In this article, I will take a quick look at Houston American Energy Corp’s (AMEX:HUSA) recent ownership structure – an unconventional investing subject, but an important one. When it comes to ownership structure of a company, the impact has been observed in both the long-and short-term performance of shares. Since the effect of an active institutional investor with a similar ownership as a passive pension-fund can be vastly different on a company’s corporate governance and accountability of shareholders, investors should take a closer look at HUSA’s shareholder registry. All data provided is as of the most recent financial year end.
Due to the big order sizes of institutional investors, a company’s shares can experience large, one-sided momentum, driven by high volume of shares removed from, or injected into, the market. A low institutional ownership of 3.74% puts HUSA on a list of companies that are not likely exposed to spikes in volatility resulting from institutional trading. Less covered stocks like HUSA used to feature in legendary investor Peter Lynch’s portfolio, which would later be bought up by fast-following institutions as the stock gained more popularity.
I find insiders are another important group of stakeholders, who are directly involved in making key decisions related to the use of capital. In essence, insider ownership is more about the alignment of shareholders’ interests with the management. 20.13% ownership of HUSA insiders is large enough to make an impact on shareholder returns. In general, this level of insider ownership has negatively affected underperforming (consistently low PE ratio) companies and positively affected the companies that outperform (consistently high PE ratio). It’s also interesting to learn what HUSA insiders have been doing with their shareholdings lately. Insiders buying company shares can be a positive indicator of future performance, but a selling decision can simply be driven by personal financial needs.
General Public Ownership
A big stake of 76.13% in HUSA is held by the general public. With this size of ownership, retail investors can collectively play a role in major company policies that affect shareholders returns, including executive remuneration and the appointment of directors. They can also exercise the power to decline an acquisition or merger that may not improve profitability.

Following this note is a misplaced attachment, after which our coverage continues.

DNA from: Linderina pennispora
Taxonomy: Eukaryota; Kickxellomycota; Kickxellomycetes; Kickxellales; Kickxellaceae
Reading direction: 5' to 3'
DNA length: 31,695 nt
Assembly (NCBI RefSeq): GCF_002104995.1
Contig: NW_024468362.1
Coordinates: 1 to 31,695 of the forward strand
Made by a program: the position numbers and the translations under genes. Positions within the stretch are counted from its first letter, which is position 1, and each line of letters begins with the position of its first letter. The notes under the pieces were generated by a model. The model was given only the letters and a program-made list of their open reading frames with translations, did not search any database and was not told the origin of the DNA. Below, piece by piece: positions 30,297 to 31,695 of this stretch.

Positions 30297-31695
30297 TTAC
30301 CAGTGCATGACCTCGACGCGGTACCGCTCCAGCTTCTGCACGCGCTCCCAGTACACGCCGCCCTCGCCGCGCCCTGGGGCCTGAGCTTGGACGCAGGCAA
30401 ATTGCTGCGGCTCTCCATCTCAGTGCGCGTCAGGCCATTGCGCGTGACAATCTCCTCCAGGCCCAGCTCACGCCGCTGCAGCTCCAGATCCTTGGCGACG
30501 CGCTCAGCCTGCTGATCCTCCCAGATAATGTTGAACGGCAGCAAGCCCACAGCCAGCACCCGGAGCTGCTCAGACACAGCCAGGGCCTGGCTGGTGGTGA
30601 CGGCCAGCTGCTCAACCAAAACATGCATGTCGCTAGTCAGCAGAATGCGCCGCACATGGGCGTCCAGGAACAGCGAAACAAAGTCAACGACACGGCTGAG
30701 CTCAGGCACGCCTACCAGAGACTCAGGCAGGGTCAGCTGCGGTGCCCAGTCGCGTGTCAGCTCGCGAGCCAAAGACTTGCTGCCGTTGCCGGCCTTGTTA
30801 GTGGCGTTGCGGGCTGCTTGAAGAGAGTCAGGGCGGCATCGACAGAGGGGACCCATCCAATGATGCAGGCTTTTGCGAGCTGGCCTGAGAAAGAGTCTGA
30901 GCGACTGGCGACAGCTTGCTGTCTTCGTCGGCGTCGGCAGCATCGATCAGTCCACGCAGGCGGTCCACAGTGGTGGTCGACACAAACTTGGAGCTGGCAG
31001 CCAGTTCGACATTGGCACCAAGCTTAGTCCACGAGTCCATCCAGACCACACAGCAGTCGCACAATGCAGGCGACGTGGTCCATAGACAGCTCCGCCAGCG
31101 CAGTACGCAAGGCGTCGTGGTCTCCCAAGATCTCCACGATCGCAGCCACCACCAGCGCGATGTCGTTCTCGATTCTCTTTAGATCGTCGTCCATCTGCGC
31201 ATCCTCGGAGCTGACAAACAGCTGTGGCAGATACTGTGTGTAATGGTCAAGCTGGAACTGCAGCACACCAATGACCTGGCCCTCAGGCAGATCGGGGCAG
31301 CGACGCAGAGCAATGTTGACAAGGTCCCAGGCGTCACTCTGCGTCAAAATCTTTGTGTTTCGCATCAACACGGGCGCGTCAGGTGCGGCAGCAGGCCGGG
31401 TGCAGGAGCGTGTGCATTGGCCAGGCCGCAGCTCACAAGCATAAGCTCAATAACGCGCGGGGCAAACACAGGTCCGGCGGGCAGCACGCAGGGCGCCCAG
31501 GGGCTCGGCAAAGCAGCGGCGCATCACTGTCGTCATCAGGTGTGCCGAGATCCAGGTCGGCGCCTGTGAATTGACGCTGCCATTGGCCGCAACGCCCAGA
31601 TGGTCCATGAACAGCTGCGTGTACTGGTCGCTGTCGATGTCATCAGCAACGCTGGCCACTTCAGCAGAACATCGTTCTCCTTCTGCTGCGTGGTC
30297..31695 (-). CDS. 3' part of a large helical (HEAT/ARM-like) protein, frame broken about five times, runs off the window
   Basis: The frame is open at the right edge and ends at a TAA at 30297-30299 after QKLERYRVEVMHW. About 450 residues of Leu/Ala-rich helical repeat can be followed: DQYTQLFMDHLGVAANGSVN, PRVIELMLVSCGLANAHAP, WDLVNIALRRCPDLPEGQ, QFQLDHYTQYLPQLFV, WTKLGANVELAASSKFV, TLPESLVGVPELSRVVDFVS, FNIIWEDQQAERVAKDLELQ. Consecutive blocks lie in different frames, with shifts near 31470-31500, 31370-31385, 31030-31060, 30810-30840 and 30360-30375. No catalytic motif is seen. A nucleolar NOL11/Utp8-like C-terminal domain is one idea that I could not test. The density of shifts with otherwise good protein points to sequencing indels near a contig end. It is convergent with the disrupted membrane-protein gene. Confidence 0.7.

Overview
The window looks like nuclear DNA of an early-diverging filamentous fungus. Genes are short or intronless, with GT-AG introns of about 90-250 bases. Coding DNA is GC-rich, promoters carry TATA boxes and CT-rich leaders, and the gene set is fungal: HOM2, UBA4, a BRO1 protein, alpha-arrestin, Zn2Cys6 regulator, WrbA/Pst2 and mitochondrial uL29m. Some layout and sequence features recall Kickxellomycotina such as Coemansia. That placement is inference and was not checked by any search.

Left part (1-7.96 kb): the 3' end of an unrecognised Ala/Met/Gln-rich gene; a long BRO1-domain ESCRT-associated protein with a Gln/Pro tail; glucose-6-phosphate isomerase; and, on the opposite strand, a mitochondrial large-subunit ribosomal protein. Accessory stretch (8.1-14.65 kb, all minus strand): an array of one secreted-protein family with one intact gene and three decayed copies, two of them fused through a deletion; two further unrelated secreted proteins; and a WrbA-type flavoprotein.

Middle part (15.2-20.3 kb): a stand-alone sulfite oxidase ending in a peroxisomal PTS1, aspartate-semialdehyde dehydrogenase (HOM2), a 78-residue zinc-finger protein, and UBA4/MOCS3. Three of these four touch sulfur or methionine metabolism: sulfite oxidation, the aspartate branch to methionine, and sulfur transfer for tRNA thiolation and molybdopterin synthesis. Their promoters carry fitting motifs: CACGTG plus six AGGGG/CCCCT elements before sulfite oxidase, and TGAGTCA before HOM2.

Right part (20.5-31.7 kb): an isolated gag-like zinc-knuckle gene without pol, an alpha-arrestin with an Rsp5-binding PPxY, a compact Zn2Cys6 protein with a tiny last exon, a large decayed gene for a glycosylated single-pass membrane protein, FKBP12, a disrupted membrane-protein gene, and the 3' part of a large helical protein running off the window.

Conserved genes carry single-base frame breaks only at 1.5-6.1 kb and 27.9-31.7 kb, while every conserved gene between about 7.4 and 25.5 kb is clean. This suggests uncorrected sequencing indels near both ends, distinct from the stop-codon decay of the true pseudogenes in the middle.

What this means for you:
Are you a shareholder? Institutional ownership in HUSA is not at a level that would concern investors. We are less likely to see sustained downtrends or significant volatility resulting from large institutional trading. Looking for ways to reinforce your current portfolio holdings? Take a look at our free platform for a list of stocks with a strong growth potential.
Are you a potential investor? Ownership structure should not be the only focus of your research when constructing an investment thesis around HUSA. Rather, you should be examining fundamental factors like the intrinsic valuation of HUSA, which is a key driver of HUSA’s share price. Take a look at our most recent infographic report on HUSA for a more in-depth analysis of these factors to help you make a more well-informed investment decision.
NB: Figures in this article are calculated using data from the last twelve months, which refer to the 12-month period ending on the last date of the month the financial statement is dated. This may not be consistent with full year annual report figures.
To help readers see pass the short term volatility of the financial market, we aim to bring you a long-term focused research analysis purely driven by fundamental data. Note that our analysis does not factor in the latest price sensitive company announcements.
The author is an independent contributor and at the time of publication had no position in the stocks mentioned.